Volkswagen will initially launch the Golf 1.8l four-door version (Comfortline) on the Iranian market. The CKD kits (completely knocked down) will be delivered from Brazil for assembly in Iran. If business develops successfully, local manufacturing could be set up within a few years. Other Volkswagen models may also be added in the coming years, depending on development of the car market.
The cars will be assembled by BAMCO, a subsidiary of Kerman Automotive Industries Co. They will be sold throughout Iran by an exclusive dealer network owned by Modiran Pars Co., also a Kerman subsidiary. This means that there will be initially over 70 dealers located primarily in Iran's urban centres ready to sell the Gol.
Speaking in Arg-e-Jadid, Dr Wei▀gerber stressed that Volkswagen's uniform quality standard along the entire process chain will ensure that the Golfs assembled in Iran are also "vehicles made by Volkswagen". He commented that, as in all other markets in the world, the aim of Volkswagen AG was to satisfy its customers.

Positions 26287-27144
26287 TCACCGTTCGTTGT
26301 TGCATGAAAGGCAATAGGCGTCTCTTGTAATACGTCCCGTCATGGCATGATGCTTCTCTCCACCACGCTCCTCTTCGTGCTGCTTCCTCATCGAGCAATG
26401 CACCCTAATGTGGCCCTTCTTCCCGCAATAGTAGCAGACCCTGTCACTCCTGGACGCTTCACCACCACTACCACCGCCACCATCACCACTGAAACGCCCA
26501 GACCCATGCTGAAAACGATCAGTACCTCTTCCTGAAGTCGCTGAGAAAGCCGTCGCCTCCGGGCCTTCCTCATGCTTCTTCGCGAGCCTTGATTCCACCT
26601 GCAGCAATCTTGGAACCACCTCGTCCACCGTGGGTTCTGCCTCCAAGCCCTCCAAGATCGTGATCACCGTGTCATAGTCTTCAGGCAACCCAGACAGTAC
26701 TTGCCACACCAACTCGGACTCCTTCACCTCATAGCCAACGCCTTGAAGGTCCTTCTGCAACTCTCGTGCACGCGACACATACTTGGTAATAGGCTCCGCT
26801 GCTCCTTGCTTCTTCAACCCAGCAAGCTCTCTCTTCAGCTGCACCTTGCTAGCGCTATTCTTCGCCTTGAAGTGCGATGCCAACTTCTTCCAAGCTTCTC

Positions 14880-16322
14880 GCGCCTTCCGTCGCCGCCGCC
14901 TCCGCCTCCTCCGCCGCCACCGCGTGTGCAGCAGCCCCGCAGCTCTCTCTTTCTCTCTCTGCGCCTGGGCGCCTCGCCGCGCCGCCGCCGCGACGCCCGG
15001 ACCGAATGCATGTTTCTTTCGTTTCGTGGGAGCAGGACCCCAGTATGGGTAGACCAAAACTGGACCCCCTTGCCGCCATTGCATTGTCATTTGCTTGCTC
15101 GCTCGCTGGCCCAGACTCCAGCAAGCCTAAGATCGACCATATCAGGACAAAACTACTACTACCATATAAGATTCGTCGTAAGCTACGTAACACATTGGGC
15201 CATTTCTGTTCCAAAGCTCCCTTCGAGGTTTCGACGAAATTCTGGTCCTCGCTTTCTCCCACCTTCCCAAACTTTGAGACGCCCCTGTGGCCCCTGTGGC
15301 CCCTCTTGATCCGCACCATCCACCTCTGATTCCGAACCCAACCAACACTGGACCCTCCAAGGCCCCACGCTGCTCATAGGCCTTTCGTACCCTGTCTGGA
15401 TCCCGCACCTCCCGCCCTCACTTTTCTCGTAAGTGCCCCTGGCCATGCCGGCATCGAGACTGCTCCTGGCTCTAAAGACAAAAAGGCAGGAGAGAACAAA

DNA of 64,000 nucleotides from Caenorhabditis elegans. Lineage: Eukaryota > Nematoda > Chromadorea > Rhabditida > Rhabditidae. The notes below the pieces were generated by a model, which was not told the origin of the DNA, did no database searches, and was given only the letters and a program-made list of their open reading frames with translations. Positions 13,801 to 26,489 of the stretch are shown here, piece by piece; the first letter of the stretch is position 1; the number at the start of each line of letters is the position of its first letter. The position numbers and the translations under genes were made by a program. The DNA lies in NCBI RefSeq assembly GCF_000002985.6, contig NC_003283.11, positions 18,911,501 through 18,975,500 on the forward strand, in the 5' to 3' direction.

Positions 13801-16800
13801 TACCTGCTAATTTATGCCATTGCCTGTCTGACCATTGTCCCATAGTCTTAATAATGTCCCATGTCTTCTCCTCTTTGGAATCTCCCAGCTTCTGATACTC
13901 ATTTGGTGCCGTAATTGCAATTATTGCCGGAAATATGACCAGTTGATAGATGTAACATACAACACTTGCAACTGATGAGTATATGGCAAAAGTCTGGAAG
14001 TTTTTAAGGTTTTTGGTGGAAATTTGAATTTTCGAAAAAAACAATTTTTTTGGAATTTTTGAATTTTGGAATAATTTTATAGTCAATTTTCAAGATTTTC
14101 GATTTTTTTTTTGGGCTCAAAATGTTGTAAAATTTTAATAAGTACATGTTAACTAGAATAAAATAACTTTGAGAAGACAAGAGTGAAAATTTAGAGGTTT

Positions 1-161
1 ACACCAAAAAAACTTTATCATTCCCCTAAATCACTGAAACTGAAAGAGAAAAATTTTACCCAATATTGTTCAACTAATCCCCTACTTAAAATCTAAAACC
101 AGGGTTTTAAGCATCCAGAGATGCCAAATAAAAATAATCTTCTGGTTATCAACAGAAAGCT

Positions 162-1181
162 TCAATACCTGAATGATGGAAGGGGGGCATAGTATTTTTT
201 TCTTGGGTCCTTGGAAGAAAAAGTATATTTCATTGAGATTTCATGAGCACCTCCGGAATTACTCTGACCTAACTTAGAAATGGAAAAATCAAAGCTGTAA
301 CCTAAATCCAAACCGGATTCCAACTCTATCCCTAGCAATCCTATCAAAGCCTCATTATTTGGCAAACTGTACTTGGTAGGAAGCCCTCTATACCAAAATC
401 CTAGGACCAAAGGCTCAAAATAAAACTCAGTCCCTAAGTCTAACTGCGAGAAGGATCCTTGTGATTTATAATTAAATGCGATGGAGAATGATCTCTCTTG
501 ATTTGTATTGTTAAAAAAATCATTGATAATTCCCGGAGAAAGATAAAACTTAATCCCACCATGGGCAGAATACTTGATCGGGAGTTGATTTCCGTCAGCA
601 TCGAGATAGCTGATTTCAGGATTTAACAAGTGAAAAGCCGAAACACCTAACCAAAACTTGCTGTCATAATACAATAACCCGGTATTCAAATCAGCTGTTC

At the signing of the agreement Mr Wittig said that Iran had played a major role in the Group's strategic considerations for some time. "We are pleased to have a strong partner in the form of Kerman with whom to develop our operations on the fast-growing Iranian market." He said, Volkswagen had put considerable effort into its search for a partner for production in Iran. The decisive reason for partnering up with Kerman and BAMCO was in the final analysis the nature of the companies' as privately operating businesses with a clear market orientation which fitted Volkswagen best. Also both companies came up to Volkswagen's high quality standards.
Volkswagen already sells the Golf successfully on many other markets, such as Argentina, China, South Africa and eastern Europe. In Mexico it was the highest-selling vehicle in its segment in January 2004.
Volkswagen believes that the Iranian motor vehicle market has great potential for growth. In recent years the automotive industry grew at a much greater pace than the country's industry as a whole. Between 1999 and 2003 the Iranian car market grew by 147 percent.
There is currently a high demand for vehicles in Iran. Estimates indicate a current requirement for some one million vehicles, which currently cannot be met due to a lack of capacity in the country's closed car market. There is also the fact that over half the vehicle population in Iran is over 25 years old. The country's vehicle density is relatively low at 55 cars per 1000 people.
(July 2, 2004)